Marvin Folkertsma
When Mitt Romney blurted out his now notorious 47-percent lament, liberal gaffe-o-meters went ballistic, acting as though he were an American Ebenezer Scrooge who had just shoved Tiny Tim Cratchit into a ditch and then burned down a crutch factory. As several observers have noted, this amorphous statistic includes myriads of worthy beneficiaries indeed, such as veterans, social security recipients, the physically or mentally disabled, the deserving poor, and those utterly unable to take care of themselves in a society where the federal government has assumed tasks that once were the preserve of families, churches, voluntary organizations, and state or local governments. And the president’s advocates have leapt on this figure, which has since exploded in campaign ads that feature a heartless Romney dismissing nearly half of the American population as too anesthetized by government dependency to take seriously in this election.

However, beneath Romney’s clumsy formulation lies a fear that troubles many who are deeply alarmed by the effects of America’s burgeoning welfare state, and by those whose historical memories extend to sacrifices made by previous generations, from World War II to the country’s origins. It is a matter of America’s declining public virtue, which is indispensable to the maintenance of a republic. Indeed, our Founding Fathers knew that despite their best efforts in constitutional construction, a country without a modicum of public virtue will collapse as surely as all previous republics had in the past.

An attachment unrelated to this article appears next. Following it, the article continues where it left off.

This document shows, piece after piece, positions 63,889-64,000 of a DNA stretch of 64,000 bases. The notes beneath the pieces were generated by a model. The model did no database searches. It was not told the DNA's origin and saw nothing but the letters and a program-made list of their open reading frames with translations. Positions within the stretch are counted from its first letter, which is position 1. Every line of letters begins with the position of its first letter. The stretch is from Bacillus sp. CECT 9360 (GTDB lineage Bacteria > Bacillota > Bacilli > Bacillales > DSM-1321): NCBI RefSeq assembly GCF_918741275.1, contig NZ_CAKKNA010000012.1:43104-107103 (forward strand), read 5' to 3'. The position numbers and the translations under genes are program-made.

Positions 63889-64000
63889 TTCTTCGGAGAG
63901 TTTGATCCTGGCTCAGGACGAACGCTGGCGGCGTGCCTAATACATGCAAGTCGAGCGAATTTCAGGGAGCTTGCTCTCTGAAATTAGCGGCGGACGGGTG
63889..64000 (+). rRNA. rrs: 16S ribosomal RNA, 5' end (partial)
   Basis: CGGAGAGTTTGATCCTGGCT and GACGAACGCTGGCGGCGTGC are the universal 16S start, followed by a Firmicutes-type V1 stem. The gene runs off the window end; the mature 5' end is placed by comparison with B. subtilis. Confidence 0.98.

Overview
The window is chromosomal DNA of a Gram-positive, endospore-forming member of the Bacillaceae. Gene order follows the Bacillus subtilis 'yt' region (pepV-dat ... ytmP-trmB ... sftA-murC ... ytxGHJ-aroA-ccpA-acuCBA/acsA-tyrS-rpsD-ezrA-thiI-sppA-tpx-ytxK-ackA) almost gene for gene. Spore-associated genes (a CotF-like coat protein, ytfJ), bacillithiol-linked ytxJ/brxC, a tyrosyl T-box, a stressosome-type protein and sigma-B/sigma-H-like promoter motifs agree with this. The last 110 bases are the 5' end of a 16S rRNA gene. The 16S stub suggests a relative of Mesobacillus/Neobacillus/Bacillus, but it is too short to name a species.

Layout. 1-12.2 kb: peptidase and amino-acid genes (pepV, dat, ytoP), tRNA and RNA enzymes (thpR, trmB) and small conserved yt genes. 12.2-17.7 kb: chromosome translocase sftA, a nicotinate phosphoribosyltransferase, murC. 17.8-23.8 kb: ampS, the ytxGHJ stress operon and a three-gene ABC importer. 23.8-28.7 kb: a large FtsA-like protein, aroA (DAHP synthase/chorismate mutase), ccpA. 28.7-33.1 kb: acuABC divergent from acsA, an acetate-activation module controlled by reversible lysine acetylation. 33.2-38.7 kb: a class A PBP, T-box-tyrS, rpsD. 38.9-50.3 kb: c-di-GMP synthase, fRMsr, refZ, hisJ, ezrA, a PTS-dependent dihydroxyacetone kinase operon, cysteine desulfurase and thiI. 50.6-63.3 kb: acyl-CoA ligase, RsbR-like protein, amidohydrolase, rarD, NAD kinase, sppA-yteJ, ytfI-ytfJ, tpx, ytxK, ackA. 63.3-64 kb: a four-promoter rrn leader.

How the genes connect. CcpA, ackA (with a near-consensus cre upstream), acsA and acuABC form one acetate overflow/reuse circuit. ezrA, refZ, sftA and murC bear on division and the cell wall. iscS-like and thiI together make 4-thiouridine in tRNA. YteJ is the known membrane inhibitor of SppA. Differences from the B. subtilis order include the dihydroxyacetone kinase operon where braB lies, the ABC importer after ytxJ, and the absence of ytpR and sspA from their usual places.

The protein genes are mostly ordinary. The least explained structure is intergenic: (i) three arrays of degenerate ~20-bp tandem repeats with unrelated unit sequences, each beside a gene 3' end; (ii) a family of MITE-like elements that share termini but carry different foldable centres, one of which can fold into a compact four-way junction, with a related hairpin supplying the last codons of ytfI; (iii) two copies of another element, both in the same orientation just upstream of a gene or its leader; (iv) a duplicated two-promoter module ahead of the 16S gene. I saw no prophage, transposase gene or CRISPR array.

Marvin Folkertsma

Dr. Marvin Folkertsma is a professor of political science and fellow for American studies with The Center for Vision & Values at Grove City College. The author of several books, his latest release is a high-energy novel titled "The Thirteenth Commandment."